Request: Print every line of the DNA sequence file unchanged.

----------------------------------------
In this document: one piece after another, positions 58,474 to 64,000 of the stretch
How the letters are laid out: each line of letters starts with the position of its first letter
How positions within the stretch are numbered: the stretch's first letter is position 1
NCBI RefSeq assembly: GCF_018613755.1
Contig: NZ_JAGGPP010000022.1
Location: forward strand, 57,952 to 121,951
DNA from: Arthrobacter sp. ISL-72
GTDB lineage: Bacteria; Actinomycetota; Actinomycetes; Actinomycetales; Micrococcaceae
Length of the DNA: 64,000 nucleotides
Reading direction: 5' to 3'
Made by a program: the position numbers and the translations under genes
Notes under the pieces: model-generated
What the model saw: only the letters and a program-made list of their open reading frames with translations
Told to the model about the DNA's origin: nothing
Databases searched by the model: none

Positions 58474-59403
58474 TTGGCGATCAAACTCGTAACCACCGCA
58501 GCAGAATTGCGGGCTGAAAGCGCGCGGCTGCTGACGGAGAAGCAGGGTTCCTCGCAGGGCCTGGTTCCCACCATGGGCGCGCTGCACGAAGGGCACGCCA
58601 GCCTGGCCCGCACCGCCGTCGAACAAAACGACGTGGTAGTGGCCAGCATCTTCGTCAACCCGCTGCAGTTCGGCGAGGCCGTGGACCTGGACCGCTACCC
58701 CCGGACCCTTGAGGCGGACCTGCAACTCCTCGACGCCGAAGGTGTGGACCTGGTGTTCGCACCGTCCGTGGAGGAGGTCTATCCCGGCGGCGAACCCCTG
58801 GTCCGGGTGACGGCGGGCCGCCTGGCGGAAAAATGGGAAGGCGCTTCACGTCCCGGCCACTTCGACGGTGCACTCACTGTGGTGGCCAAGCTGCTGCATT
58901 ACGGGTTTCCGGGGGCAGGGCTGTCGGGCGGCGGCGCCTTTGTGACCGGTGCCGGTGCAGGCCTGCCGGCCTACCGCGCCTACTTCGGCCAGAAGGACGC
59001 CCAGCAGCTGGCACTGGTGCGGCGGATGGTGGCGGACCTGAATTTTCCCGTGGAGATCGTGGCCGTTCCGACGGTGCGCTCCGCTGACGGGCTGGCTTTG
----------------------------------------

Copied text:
In this document: one piece after another, positions 58,474 to 64,000 of the stretch
How the letters are laid out: each line of letters starts with the position of its first letter
How positions within the stretch are numbered: the stretch's first letter is position 1
NCBI RefSeq assembly: GCF_018613755.1
Contig: NZ_JAGGPP010000022.1
Location: forward strand, 57,952 to 121,951
DNA from: Arthrobacter sp. ISL-72
GTDB lineage: Bacteria; Actinomycetota; Actinomycetes; Actinomycetales; Micrococcaceae
Length of the DNA: 64,000 nucleotides
Reading direction: 5' to 3'
Made by a program: the position numbers and the translations under genes
Notes under the pieces: model-generated
What the model saw: only the letters and a program-made list of their open reading frames with translations
Told to the model about the DNA's origin: nothing
Databases searched by the model: none

Positions 58474-59403
58474 TTGGCGATCAAACTCGTAACCACCGCA
58501 GCAGAATTGCGGGCTGAAAGCGCGCGGCTGCTGACGGAGAAGCAGGGTTCCTCGCAGGGCCTGGTTCCCACCATGGGCGCGCTGCACGAAGGGCACGCCA
58601 GCCTGGCCCGCACCGCCGTCGAACAAAACGACGTGGTAGTGGCCAGCATCTTCGTCAACCCGCTGCAGTTCGGCGAGGCCGTGGACCTGGACCGCTACCC
58701 CCGGACCCTTGAGGCGGACCTGCAACTCCTCGACGCCGAAGGTGTGGACCTGGTGTTCGCACCGTCCGTGGAGGAGGTCTATCCCGGCGGCGAACCCCTG
58801 GTCCGGGTGACGGCGGGCCGCCTGGCGGAAAAATGGGAAGGCGCTTCACGTCCCGGCCACTTCGACGGTGCACTCACTGTGGTGGCCAAGCTGCTGCATT
58901 ACGGGTTTCCGGGGGCAGGGCTGTCGGGCGGCGGCGCCTTTGTGACCGGTGCCGGTGCAGGCCTGCCGGCCTACCGCGCCTACTTCGGCCAGAAGGACGC
59001 CCAGCAGCTGGCACTGGTGCGGCGGATGGTGGCGGACCTGAATTTTCCCGTGGAGATCGTGGCCGTTCCGACGGTGCGCTCCGCTGACGGGCTGGCTTTG